Believe it or not, the following data - which show a 21% increase in heart attacks among women during the first year following North Carolina's smoking ban - are the actual data behind the report out of the North Carolina Department of Health and Human Services which concludes that the smoking ban led to a 21% decline in heart attacks in the state.
Figure 1. Annual Heart Attack Admissions Among Females -- North Carolina, 2008-2010
These data are taken directly from the report.
Despite what the report calls a 21% reduction in heart attack admissions during the first year of the smoking ban, the number of heart attack admissions among women was higher after the smoking ban than before. The number of heart attack admissions among women, which dropped from 4182 in 2008 to 3521 in 2009, increased to 4273 in 2010, so that it reached its highest level in three years!
It is simply mind-boggling to me how the report, and anti-smoking groups and advocates which have been disseminating the conclusions of the report, can draw the conclusion that the smoking ban reduced heart attacks by 21% when the actual number of heart attacks among women increased by 21% during the first year after the smoking ban was implemented.
Apparently, the model used in the report failed to include a time trend and therefore attributed the lower number of heart attacks overall in 2010 to the smoking ban, rather than to the existing trend of decreasing heart attacks in the state. Properly adjusting for the secular time trend in heart attacks would have negated the finding of a 21% decline in heart attacks associated with the smoking ban and instead would have led to the conclusion that heart attacks were higher than expected in 2010.
To be clear, I am not suggesting that researchers intentionally omitted the time trend to create this finding. However, I do believe there may have been a subconscious bias toward finding and showing an effect of the smoking ban. We all want to be able to demonstrate the positive results of our enacted policies on the public's health. Here, that bias appears to have clouded the interpretation of otherwise very clear data which fail to show any significant decline in heart attacks attributable to the smoking ban during its first year of implementation.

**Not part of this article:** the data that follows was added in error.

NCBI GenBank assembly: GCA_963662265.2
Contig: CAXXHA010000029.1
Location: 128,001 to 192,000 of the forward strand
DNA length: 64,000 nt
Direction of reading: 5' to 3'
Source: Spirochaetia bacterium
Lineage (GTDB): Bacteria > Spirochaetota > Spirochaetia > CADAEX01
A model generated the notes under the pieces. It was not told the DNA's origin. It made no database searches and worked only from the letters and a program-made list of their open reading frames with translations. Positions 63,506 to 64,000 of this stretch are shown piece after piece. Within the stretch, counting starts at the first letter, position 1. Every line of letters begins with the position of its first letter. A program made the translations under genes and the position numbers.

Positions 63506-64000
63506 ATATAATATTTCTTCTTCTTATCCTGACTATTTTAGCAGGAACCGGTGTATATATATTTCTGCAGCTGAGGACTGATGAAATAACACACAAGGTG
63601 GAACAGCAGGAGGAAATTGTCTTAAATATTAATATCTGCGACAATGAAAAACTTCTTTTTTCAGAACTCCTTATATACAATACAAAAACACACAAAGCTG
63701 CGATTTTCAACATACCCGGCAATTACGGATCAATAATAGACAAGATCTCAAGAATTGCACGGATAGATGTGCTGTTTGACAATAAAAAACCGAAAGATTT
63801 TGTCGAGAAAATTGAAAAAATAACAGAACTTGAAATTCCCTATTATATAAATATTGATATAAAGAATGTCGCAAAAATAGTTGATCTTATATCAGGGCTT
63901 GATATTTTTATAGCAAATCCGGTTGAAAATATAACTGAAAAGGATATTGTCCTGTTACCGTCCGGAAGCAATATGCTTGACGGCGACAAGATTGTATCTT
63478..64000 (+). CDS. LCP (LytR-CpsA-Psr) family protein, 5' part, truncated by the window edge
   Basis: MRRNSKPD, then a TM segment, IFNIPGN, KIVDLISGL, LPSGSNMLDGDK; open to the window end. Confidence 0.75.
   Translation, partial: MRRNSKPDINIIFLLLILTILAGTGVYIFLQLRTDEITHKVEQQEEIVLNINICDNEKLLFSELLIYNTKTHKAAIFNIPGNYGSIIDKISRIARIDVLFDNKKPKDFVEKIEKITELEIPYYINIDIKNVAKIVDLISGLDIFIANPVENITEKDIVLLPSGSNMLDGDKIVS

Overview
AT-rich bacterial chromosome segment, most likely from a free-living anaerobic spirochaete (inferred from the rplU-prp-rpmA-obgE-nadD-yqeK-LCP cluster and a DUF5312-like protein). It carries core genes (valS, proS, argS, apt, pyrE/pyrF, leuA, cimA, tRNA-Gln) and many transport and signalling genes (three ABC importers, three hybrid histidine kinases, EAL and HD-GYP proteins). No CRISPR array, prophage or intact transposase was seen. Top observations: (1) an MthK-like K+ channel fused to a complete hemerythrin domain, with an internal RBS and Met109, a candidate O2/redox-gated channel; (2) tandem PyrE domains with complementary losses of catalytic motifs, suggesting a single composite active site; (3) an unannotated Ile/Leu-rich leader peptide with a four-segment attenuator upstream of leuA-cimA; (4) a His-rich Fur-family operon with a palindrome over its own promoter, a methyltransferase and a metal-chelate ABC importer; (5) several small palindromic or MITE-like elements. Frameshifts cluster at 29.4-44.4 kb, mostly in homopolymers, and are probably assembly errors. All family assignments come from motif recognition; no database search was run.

I continue to be boggled by the poor science coming out of the anti-smoking movement in the specific area of the effect of smoking bans on heart attacks. If these were tobacco industry studies purporting to show a negative effect of smoking bans on restaurant sales, but using the exact same methodology, we would be blasting them.
Interestingly, in his note to tobacco control advocates, Dr. Glantz argues that the tobacco industry has been criticizing the smoking ban - heart attack studies and insinuates that the only ones criticizing these studies are tobacco company employees or tobacco "sympathizers." Clearly, that is not true. For one, I have been quite critical of these studies and I am not affiliated in any way with the tobacco industry. Additionally, I am not aware that the tobacco companies have publicly opined either way on these studies.
The rest of the story is that anti-smoking groups have jumped on to a study which concludes that the North Carolina smoking ban decreased heart attacks by 21% in its first year, when in fact heart attacks among women increased by 21% during that year and the rate of decline in heart attacks overall slowed significantly. This is shoddy science and I believe it threatens to undermine the integrity of the tobacco control movement, risking the loss of our ability to effectively advocate for these and other important public health policies.